At this point, the doctors corrected the diagnosis from fibromyalgia to a cervical spine disorder or more specifically a diagnosis of “text neck syndrome.” The patient was educated to take frequent rests and raise his smartphone to eye level while texting. His neck pain was reduced, and neurological symptoms resolved. The doctors here warned clinicians that they should be aware of the risk of ineffective treatment for fibromyalgia due to misdiagnosis. They also warned that “if untreated, text neck can cause problems such as cervical curvature alteration, neck and shoulder strain, impaired neck muscle perception, posterior ligamentous injury, and entrapment neuropathies.” Problems that would mimic fibromyalgia.
Not all doctors were in agreement that text neck syndrome creates a problem that could be attributed to a misdiagnosis of fibromyalgia. University-based doctors in Brazil responded to this article by suggesting “text neck syndrome is not a valid diagnosis since there is no evidence that the habit of using smartphones in a neck flexed posture is associated with neck pain.” (20)
The Kochi Medical School researchers responded: (21) “In Japan, with the spread of smartphones and personal computers, the number of patients who experience pain in the head, neck, shoulders and back, and paresthesia in the upper extremities is increasing. Furthermore, it is widely known that in such patients, lateral images of the cervical spine taken by X-ray or MRI show that the cervical spine is deformed into a straight line, in contrast to the cervical spine in healthy subjects, which has a forward convex arch. . . . Additionally, this cervical spine deformity is often accompanied by cervical disc herniation and cervical spinal canal stenosis; thus, patients often complain of chronic pain in the shoulders, shoulder blades, and back, and discomfort and stiffness in the hands.”
In response to the validity of the term “Text neck syndrome,” the researchers wrote: “. . . the main problem related to cervical spine deformity is that it is not widely recognized. As cervical spine deformity does not appear to have any major abnormalities initially, it is not of interest in the field of orthopaedic surgery because it is not indicated for surgery. Our search (of the medical literature) yielded no results when we searched for the term ‘straight neck’, which is commonly used to denote this cervical spine deformity in Japan. Moreover, there are very few papers on text neck, which signifies the same disease concept and symptoms. . . . In addition to not being widely recognized, patients with muscle pain and stiffness may be misdiagnosed with fibromyalgia…”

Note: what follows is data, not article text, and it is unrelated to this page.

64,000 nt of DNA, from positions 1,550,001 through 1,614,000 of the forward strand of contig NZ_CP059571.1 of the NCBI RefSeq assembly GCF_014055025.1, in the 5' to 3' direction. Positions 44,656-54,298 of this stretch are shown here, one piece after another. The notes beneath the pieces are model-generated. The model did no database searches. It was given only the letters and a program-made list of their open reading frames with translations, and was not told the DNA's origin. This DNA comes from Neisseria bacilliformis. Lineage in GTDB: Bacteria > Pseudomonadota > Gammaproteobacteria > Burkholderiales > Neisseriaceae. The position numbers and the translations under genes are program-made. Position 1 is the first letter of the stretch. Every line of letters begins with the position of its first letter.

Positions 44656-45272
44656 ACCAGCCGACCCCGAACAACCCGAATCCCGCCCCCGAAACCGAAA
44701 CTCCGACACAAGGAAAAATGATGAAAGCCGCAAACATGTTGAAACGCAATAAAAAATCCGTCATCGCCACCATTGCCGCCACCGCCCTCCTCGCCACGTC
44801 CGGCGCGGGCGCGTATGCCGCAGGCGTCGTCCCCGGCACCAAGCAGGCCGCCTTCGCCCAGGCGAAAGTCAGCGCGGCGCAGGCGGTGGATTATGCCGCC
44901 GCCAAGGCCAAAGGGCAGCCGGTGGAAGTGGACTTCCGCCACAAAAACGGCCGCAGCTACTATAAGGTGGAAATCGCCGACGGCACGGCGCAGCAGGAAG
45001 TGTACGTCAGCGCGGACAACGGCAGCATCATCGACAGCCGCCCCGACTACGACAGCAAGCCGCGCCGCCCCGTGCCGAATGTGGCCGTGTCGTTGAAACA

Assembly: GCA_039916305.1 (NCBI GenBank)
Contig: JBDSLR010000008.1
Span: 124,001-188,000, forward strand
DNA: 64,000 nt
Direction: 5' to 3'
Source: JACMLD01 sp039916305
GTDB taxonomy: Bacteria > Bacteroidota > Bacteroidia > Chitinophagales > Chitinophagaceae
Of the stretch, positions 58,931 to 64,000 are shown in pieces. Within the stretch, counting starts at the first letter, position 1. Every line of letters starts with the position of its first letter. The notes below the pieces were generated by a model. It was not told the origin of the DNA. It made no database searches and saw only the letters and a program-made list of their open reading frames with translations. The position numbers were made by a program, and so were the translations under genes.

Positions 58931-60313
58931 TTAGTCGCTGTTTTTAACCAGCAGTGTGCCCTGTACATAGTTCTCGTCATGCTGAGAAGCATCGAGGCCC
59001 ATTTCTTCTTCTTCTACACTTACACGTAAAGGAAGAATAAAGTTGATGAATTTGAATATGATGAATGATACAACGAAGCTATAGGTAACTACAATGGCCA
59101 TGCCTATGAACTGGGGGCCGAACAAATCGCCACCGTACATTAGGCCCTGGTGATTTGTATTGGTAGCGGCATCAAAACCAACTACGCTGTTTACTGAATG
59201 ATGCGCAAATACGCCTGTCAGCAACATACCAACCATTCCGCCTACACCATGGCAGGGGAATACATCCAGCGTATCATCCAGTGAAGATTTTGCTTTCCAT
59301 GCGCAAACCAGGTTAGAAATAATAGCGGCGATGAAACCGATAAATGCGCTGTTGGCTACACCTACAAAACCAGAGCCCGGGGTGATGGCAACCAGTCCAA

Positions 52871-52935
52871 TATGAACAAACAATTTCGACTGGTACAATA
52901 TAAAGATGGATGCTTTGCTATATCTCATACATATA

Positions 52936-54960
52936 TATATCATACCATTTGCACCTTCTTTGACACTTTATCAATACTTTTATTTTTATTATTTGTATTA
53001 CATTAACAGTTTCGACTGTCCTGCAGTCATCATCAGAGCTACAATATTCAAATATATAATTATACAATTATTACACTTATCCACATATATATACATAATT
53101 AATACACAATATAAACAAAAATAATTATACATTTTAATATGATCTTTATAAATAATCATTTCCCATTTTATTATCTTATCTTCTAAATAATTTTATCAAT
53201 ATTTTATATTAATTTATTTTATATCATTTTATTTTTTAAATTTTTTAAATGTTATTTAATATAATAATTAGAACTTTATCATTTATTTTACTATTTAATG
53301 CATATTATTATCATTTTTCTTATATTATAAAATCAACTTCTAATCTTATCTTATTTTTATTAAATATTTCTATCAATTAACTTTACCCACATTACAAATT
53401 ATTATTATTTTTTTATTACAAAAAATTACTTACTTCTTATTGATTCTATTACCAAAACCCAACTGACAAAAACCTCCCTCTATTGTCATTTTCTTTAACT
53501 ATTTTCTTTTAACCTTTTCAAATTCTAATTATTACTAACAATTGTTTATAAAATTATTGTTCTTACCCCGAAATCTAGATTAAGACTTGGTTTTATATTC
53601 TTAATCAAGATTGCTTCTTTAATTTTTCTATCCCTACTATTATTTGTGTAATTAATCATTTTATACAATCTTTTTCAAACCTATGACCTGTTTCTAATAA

They concluded: “We wished to raise awareness of the possibility that such patients may receive the wrong medical care and treatment for long periods of time.”
In November 2022, doctors published a case history in the International medical case reports journal (22) which described the long-term remission of fibromyalgia symptoms in a 44-year-old female patient following the application of different spinal manipulation techniques.
The woman came to the doctors suffering from chronic headaches, severe neck pain, shoulder pain, and back pain lasting for more than years after experiencing domestic violence. She had sleep disorders, fatigue, and depressive mood. Her primary care physician diagnosed her with fibromyalgia and depression. Despite treatment with non-steroidal anti-inflammatory drugs, muscle relaxants, anti-depressants, anti-epileptics, acupuncture, and aqua-therapy, she did gain meaningful symptom relief.
She then sought a chiropractic evaluation and potential treatment for her symptoms. At the first examination, the clinicians noticed tenderness in the neck, shoulder, back, anterior chest, abdominal wall, and buttock. Radiographs showed loss of cervical lordosis, widespread degenerative spondylosis, and osteitis pubis (groin pain).
The doctors diagnosed fibromyalgia after surface electromyography (sEMG) revealed neck and thoracic paraspinal muscle spasms and the other symptomology she suffered from including cervical spondylosis. Treatment was initiated and described: “Multimodal chiropractic approaches, which consisted of spinal manipulation, massage, and intermittent motorized cervical traction, were used twice weekly to relieve soft tissues and intervertebral joints and stretch core musculatures. The patient’s physical and mental complaints were mostly resolved near the end of 9 months of treatment. Her symptom alleviation was associated with the corresponding change in normalized sEMG signal and cervical spine realignment at the 16th- and 26th-month follow-ups.”
The sense of balance of fibromyalgia patients
In February 2022, Turkish researchers writing in the journal Rheumatology International (23) examined the sense of balance of fibromyalgia patients. They wrote: “Proprioceptive (the sense of movement) abnormalities, balance, and postural disorders have been previously reported in fibromyalgia syndrome, but unlike previous research, the aim of this study according to the researchers “was to compare the proprioception of the cervical region of patients with FMS with a healthy control group. The relationship between cervical proprioception impairment and loss of balance was also examined.”